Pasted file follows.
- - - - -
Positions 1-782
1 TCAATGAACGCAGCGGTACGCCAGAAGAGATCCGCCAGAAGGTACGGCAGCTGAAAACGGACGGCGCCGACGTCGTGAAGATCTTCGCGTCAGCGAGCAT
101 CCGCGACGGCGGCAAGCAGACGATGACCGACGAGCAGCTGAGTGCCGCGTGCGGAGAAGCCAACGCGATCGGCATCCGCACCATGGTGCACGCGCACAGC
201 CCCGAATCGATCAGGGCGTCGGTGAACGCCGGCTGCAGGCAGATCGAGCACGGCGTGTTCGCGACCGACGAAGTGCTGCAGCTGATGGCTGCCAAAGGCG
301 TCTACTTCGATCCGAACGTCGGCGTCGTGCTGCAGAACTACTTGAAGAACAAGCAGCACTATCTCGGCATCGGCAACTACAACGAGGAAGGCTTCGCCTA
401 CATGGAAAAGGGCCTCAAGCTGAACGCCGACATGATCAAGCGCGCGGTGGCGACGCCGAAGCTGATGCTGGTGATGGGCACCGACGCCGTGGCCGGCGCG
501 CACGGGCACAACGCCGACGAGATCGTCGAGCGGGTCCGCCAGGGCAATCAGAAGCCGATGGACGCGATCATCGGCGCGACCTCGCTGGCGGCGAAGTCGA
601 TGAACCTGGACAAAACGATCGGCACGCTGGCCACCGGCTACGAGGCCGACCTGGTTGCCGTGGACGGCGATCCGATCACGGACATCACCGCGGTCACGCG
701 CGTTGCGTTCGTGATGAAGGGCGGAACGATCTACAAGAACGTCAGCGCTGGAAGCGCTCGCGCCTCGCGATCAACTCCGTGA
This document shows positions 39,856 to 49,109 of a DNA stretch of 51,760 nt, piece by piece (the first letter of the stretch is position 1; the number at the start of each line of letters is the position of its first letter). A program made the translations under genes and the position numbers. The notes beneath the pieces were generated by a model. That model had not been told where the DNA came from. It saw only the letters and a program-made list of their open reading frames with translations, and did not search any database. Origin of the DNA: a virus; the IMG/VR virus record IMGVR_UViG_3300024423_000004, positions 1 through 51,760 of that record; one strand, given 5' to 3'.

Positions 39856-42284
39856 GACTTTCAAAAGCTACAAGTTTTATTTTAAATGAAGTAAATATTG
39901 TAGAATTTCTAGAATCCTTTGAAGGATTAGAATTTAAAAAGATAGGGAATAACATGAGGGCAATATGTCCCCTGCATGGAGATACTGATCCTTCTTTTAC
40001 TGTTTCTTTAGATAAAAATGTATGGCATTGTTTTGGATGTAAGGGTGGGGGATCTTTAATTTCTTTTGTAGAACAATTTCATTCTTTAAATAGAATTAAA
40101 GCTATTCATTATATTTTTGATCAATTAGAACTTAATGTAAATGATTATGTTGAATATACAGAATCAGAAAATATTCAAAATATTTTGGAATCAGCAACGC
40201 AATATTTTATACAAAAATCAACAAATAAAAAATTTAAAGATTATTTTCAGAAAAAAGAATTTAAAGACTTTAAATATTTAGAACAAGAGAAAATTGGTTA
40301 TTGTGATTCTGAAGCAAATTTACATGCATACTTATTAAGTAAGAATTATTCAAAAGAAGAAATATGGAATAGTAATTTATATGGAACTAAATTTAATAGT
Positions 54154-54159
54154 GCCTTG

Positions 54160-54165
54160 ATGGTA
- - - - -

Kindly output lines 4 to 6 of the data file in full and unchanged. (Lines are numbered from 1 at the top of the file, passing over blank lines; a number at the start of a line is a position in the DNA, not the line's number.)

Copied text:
201 CCCGAATCGATCAGGGCGTCGGTGAACGCCGGCTGCAGGCAGATCGAGCACGGCGTGTTCGCGACCGACGAAGTGCTGCAGCTGATGGCTGCCAAAGGCG
301 TCTACTTCGATCCGAACGTCGGCGTCGTGCTGCAGAACTACTTGAAGAACAAGCAGCACTATCTCGGCATCGGCAACTACAACGAGGAAGGCTTCGCCTA
401 CATGGAAAAGGGCCTCAAGCTGAACGCCGACATGATCAAGCGCGCGGTGGCGACGCCGAAGCTGATGCTGGTGATGGGCACCGACGCCGTGGCCGGCGCG